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Writing Better Defect Reports

Why do some testers get a much better response from development than others? Part of the answer lies in the defect report. Following a few simple rules can smooth the way for a much more productive environment. The objective is not to write the perfect defect report, but to write an effective defect report that conveys the proper message, gets the job done, and simplifies the process for everyone. This paper focuses on two aspects of defect reports: 1) the remarks or description and 2) the abstract.

Kelly Whitmill
Memory Leaks and Their Prevention in a Java Application using Rational Purify

This paper discusses the use of Rational Purify (an automated debugging and software testing tool that detects memory leaks) in our application which was developed with J2EE technology. The application was tested with Purify and the results obtained were analyzed to fix the memory leaks. A brief discussion about the process for analysis through Purify is also discussed.

Sanjay Gupta
What Testers Can Do About Technical Debt (Part 2)

Signs of technical debt are everywhere in software development organizations, ranging from developers leaving because they're tired of only doing maintenance, to daily patches being released for poorly tested products. In Johanna Rothman's Part 1 column, she listed several indicators of technical debt. She continues the topic by showing how you can diagnose the magnitude of the debt, and some things you can do to decrease it.

Johanna Rothman's picture Johanna Rothman
Configuration Management Concepts

This article is an excerpt from a user manual for a CM tool, AccuRev. It is the first chapter (36 pages) of the 333-page user manual, which is posted here because it contains an excellent, general explanation of configuration management.

John Posner's picture John Posner
issues management reporting Testing in a Squeezed, Squeezed World

This document looks at the issues that can arise and suggests solutions when a testing
project becomes constrained by deadlines. While this is true of most testing projects, there
are some with farther reaching consequences than others, especially if the deadline is
immovable. I hope to impart a few key points along with a few tips and techniques on what to do when
you find yourself in this situation. This list is not exhaustive and the ideas presented here
may need to be adapted to your own specific project. However, when the chips are down and
you need to bring in some semblance of software that is tested, these ideas may be a good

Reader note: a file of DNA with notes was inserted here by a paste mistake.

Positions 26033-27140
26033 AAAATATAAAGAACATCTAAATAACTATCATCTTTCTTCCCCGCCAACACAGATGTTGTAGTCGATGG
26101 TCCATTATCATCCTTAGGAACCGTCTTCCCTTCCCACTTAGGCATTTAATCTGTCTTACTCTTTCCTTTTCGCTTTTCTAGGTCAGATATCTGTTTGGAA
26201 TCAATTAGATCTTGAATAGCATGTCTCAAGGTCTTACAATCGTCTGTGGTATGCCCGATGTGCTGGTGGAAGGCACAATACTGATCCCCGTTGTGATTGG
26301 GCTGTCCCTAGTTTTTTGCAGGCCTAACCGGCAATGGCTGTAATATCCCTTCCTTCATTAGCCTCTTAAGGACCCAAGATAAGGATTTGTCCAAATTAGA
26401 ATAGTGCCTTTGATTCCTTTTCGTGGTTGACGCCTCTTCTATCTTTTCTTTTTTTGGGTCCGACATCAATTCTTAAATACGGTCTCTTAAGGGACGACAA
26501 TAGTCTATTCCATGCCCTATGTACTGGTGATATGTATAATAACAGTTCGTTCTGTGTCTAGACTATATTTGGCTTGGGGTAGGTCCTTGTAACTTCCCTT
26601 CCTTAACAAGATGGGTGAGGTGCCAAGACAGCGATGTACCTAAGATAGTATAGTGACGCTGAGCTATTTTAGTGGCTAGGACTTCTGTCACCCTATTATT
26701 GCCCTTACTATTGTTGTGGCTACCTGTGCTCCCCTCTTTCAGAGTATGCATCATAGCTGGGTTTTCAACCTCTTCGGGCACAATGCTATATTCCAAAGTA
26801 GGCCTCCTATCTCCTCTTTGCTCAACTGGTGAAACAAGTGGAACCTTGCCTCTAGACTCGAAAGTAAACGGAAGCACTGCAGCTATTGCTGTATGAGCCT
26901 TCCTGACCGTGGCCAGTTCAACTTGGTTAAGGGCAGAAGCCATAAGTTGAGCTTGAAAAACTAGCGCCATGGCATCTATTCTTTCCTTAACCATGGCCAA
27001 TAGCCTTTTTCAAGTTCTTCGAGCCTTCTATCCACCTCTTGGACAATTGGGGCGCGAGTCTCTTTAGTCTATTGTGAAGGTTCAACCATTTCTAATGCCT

starting point. This paper is intended for testing managers, but the points and tips contained within it will be
of use to anyone involved in planning for a deadline-fixed project.

Geoff Horne
Managing Quality during the Endgame

This article covers the dynamics that managers have to respond to in the period between code complete and ship in a professional software development environment. Through pragmatic principles and hands-on examples from real-world projects, it demonstrates how to plan the endgame, how to target the established quality bar, how to measure progress, how to use steering forces to drive progress, and how to deal with team morale issues during long stabilization efforts.

Bruce Schoor
What Testers Can Do About Technical Debt (Part 1)

Is your company drowning in debt? No, we don't mean the fancy fleet of cars that aren't paid for, or the new artwork in the lobby bought on credit-we're talking about technical debt. In this column, Johanna Rothman has a few tips on how to recognize technical debt in your organization.

Johanna Rothman's picture Johanna Rothman
How Many Testers Is Enough?

This article takes a seemingly simplistic view at managing resources and projects.

Robert Rivera
Adventures in Session-Based Testing

This paper describes the way that a UK company controlled and improved ad-hoc testing, and was able to use the knowledge gained as a basis for ongoing, sustained product improvement. It details the session-based methods initially proposed, and notes problems, solutions, and improvements found in their implementation. It also covers the ways that the improved test results helped put the case for change throughout development, and ways in which the team has since built on the initial processes to arrive at a better testing overall.

James Lyndsay
Modeling Practice and Requirements

Models are useful in different settings in different ways. Models can test facts, ideas and understanding, simulate operation, and aid coordination between systems and people. In this column, Becky Winant lists six model patterns she has seen in practice in software development organizations, talking about where each is appropriate, and the strengths and weaknesses of each.

Becky Winant

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